Today in Energy

February 10, 2012

Natural gas and renewable shares of electricity generation to grow, coal still largest

graph of U.S. electricity net generation by fuel, 1990-2035, as described in the article text
Source: U.S. Energy Information Administration, Annual Energy Outlook 2012 Early Release.
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Over the next 25 years, natural gas and renewable fuels gain a larger share of the United States generating mix of electricity, according Annual Energy Outlook 2012 (AEO2012) Early Release Reference case. Coal remains the dominant source of electricity, but its share drops from 45% in 2010 to 39% in 2035.

These results are from the AEO2012 Reference case, which assumes no changes in current laws and regulations. The full report will include additional cases measuring the impacts of alternative policies and different paths for prices and technologies on the electric power sector.

  • Annual generation from natural gas increases by 39% from 2010 to 2035. Eighty-five gigawatts of new gas capacity is added through 2035, as stable capital costs and low fuel prices make it the most attractive source of new capacity.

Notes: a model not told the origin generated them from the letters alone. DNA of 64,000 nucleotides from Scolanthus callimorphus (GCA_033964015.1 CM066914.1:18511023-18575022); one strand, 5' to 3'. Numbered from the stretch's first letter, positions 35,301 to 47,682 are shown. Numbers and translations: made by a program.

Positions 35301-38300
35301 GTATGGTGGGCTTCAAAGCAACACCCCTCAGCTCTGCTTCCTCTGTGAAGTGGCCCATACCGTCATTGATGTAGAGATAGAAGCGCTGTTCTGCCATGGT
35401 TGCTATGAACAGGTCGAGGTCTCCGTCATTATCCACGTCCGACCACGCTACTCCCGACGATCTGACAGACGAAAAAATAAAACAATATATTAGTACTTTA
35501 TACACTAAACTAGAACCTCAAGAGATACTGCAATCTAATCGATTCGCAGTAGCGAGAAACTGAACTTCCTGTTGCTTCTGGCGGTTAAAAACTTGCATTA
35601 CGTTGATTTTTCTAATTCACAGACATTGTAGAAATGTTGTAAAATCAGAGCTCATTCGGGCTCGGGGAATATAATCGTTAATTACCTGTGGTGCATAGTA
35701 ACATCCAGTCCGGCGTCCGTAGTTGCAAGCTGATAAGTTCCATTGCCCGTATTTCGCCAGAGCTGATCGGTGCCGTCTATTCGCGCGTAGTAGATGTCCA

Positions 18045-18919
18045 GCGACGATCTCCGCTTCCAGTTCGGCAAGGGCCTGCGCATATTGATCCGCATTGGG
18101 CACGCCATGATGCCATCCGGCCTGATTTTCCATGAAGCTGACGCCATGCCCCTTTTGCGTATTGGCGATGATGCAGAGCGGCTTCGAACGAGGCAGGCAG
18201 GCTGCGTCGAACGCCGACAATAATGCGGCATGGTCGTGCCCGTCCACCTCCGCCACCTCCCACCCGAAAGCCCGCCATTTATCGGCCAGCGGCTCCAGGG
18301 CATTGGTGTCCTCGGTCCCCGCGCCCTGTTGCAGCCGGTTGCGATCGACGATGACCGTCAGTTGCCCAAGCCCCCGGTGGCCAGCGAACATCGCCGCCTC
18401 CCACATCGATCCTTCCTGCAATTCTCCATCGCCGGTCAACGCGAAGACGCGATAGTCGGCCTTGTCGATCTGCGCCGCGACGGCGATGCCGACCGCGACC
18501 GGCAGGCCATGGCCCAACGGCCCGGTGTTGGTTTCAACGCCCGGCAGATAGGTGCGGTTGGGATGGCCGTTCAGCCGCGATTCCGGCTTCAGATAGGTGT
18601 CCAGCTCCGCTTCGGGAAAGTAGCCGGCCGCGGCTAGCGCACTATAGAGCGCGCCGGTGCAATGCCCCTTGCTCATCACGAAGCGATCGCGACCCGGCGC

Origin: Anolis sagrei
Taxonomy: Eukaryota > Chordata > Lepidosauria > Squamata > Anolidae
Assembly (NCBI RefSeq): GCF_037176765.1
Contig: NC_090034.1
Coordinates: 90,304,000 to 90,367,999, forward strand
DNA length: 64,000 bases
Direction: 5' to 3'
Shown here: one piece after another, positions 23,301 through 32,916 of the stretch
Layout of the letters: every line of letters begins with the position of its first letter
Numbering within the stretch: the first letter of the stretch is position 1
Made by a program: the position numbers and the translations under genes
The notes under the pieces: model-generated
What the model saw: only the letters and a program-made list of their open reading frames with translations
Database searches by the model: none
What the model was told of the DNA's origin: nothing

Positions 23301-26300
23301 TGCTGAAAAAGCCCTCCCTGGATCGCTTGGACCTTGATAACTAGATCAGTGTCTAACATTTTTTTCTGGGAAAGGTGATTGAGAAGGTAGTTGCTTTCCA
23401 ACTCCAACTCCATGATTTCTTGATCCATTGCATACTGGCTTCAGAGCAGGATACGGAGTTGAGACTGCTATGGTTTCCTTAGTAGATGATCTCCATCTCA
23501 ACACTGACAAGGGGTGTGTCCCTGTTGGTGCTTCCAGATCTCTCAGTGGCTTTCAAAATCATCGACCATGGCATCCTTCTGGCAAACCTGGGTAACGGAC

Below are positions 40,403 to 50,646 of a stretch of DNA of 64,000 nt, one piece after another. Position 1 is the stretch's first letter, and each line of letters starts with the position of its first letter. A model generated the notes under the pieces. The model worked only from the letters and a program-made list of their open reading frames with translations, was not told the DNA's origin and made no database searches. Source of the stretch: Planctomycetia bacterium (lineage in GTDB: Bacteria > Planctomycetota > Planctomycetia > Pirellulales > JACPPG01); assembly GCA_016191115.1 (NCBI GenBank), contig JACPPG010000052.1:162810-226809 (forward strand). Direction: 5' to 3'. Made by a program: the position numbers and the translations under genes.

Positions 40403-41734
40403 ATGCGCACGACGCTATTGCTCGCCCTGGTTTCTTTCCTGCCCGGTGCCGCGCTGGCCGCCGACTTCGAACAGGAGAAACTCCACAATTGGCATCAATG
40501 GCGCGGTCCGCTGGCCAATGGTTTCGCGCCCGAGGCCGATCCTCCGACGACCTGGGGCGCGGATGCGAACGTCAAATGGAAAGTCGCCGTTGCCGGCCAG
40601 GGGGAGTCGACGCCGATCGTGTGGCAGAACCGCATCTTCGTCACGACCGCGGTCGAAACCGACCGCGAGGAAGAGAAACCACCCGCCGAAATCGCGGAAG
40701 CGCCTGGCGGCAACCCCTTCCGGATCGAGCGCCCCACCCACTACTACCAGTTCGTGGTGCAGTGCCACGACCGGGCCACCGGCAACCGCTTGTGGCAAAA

• Renewable energy generation grows 33% from 2010 to 2035. Non-hydro renewables account for a majority of this growth, with wind, solar, biomass, and geothermal generation all significantly larger at the end of the projection horizon.
  • Coal's share of the electricity generation mix drops from 45% to 39% between 2010 and 2035. Thirty-three gigawatts of coal capacity are retired and only 14 gigawatts of new coal capacity already under construction are completed. A few factors disadvantage the relative economics of coal-fired capacity: projected low natural gas prices, the continued rise of new coal-fired plants' construction costs, and concerns over potential greenhouse gas emissions policies.
  • Annual generation from nuclear power plants grows by 11% from 2010 to 2035, but its share of the generation mix declines. A total of 10 gigawatts of new nuclear capacity are projected through 2035, as well as an increase of 7 gigawatts achieved from uprates to existing nuclear units. About 6 gigawatts of existing nuclear capacity are retired, primarily in the last few years of the projection.